Puncture wounds caused by nails are a common way that bacteria that cause tetanus get into the body. Being immunized prevents tetanus. Many people get tetanus shots as part of routine care. You should get a tetanus shot every 10 years. Staying up to date on tetanus boosters is very important, especially when accidents like stepping on a nail happen.  

Puncture wounds also run the risk of excessive bleeding. However, a lot of bleeding usually only occurs with severe wounds, in which case a healthcare provider should be called on.

When to See a Healthcare Provider

Sometimes a puncture wound caused by a nail needs medical attention right away. If any of the following are true, call your healthcare provider immediately:

  • The puncture wound is large or deep, even if it’s not bleeding a lot.
  • The nail that caused the puncture wound is rusty.
  • The nail is stuck in your foot (do not remove it yourself).
  • The wound looks infected, such as warmth and redness, swelling, a red streak, or pus in the area.
  • You haven’t had a tetanus shot or booster in the last 10 years.
  • You are immunocompromised.

If either of the following applies, call 911:

  • You have lost feeling in the injured foot.
  • The bleeding is severe and won’t stop (for example, if it’s still bleeding after applying pressure for 10 minutes).


Minor wounds caused by stepping on a nail may be treated at home in a few simple steps. If the wound is severe, like a deep puncture, or if the nail that was stepped on is rusty, it’s best to see a healthcare provider. 

A Word From Verywell

Stepping on a nail is painful. Not knowing the condition of the nail or how deep the wound is can be scary. What to do about it depends on how severe the wound is. If you were lucky enough to get only a minor scratch, the steps above will help, and you shouldn't need medical attention. If the wound is more than a scratch, seeing a healthcare provider is your best bet.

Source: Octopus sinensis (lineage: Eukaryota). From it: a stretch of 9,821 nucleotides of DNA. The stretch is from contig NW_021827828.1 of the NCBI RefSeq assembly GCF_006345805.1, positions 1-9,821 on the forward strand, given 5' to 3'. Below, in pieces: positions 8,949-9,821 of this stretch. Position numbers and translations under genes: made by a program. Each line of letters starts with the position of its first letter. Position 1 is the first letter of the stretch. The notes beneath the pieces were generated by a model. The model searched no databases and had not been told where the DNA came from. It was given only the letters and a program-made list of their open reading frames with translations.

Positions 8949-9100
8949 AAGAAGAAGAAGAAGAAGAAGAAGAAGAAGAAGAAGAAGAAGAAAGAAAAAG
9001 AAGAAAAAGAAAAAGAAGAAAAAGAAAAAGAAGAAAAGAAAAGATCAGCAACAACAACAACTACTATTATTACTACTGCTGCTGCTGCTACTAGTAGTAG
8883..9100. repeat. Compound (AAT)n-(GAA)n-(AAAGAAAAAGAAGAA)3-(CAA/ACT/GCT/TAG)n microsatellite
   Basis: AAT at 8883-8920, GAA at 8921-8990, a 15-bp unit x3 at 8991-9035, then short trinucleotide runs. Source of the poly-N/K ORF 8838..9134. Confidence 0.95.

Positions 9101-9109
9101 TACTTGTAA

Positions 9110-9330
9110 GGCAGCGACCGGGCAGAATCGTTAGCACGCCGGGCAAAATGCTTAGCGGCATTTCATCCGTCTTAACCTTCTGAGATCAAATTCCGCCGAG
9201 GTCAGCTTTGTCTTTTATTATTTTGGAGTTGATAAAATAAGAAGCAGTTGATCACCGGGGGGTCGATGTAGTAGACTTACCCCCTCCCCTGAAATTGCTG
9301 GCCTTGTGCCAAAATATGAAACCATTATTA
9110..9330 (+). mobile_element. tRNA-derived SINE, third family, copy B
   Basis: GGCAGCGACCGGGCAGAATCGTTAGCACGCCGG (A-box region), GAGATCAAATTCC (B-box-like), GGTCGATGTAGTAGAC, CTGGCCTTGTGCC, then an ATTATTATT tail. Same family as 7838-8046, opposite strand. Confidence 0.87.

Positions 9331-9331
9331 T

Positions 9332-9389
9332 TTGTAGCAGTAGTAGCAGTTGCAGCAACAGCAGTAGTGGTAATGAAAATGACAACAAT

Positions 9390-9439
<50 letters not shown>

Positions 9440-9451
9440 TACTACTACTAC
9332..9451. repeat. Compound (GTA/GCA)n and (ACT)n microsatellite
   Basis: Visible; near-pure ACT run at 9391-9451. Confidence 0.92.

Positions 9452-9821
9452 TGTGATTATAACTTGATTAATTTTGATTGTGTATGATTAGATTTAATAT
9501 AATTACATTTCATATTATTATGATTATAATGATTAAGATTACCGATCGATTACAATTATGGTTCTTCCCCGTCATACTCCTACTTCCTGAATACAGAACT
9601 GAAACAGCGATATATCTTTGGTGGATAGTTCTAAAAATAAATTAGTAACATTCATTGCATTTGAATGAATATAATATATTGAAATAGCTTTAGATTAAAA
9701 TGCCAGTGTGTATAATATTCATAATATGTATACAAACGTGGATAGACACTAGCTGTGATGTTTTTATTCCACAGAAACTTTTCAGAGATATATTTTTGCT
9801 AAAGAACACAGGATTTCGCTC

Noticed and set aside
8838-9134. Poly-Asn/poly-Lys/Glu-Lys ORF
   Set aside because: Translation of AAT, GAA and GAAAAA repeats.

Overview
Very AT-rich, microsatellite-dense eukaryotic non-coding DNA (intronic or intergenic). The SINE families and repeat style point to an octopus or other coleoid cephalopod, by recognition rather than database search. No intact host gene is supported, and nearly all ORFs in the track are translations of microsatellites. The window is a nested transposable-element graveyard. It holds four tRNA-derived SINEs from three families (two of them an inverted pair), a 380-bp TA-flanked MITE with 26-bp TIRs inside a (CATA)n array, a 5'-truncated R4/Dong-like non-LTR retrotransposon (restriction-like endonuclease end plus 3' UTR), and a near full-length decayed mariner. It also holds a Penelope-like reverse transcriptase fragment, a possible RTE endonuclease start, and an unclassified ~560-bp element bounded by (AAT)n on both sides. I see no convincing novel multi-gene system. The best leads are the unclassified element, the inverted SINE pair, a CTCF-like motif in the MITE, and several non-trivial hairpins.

Frequently Asked Questions

  • How long is a tetanus shot good for?

    A tetanus shot is good for 10 years.

  • How often do you need a tetanus shot?

    A tetanus booster is recommended every 10 years.

  • How can you tell whether a wound is healing or infected?

    Some signs of infection include: 

    • Redness and warmth around the wound
    • A red streak extending from the wound
    • Swelling
    • Pus coming out of the wound
    • Pain or a throbbing sensation near the wound
    • Fever

    If none of the above is present and you can see a healthy-looking scab forming, then that’s a good sign the wound is healing.

3 Sources
Verywell Health uses only high-quality sources, including peer-reviewed studies, to support the facts within our articles. Read our editorial process to learn more about how we fact-check and keep our content accurate, reliable, and trustworthy.
  1. MedlinePlus. Cuts and puncture wounds.

  2. Centers for Disease Control and Prevention. About tetanus: Causes and treatment.

  3. Centers for Disease Control and Prevention. Diphtheria, tetanus, and whooping cough vaccination: What everyone should know.

By Emily Brown, MPH
Emily is a health communication consultant, writer, and editor at EVR Creative, specializing in public health research and health promotion. With a scientific background and a passion for creative writing, her work illustrates the value of evidence-based information and creativity in advancing public health.